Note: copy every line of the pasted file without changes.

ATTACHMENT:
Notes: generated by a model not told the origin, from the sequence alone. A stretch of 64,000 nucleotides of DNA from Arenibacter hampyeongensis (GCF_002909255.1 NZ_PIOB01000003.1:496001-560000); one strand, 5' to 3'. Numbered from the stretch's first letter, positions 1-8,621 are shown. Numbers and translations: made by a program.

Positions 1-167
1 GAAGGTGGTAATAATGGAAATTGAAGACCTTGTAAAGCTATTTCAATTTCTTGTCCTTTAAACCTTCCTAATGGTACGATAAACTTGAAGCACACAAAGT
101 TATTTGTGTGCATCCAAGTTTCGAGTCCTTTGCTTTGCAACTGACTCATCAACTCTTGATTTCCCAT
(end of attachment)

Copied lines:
Notes: generated by a model not told the origin, from the sequence alone. A stretch of 64,000 nucleotides of DNA from Arenibacter hampyeongensis (GCF_002909255.1 NZ_PIOB01000003.1:496001-560000); one strand, 5' to 3'. Numbered from the stretch's first letter, positions 1-8,621 are shown. Numbers and translations: made by a program.

Positions 1-167
1 GAAGGTGGTAATAATGGAAATTGAAGACCTTGTAAAGCTATTTCAATTTCTTGTCCTTTAAACCTTCCTAATGGTACGATAAACTTGAAGCACACAAAGT
101 TATTTGTGTGCATCCAAGTTTCGAGTCCTTTGCTTTGCAACTGACTCATCAACTCTTGATTTCCCAT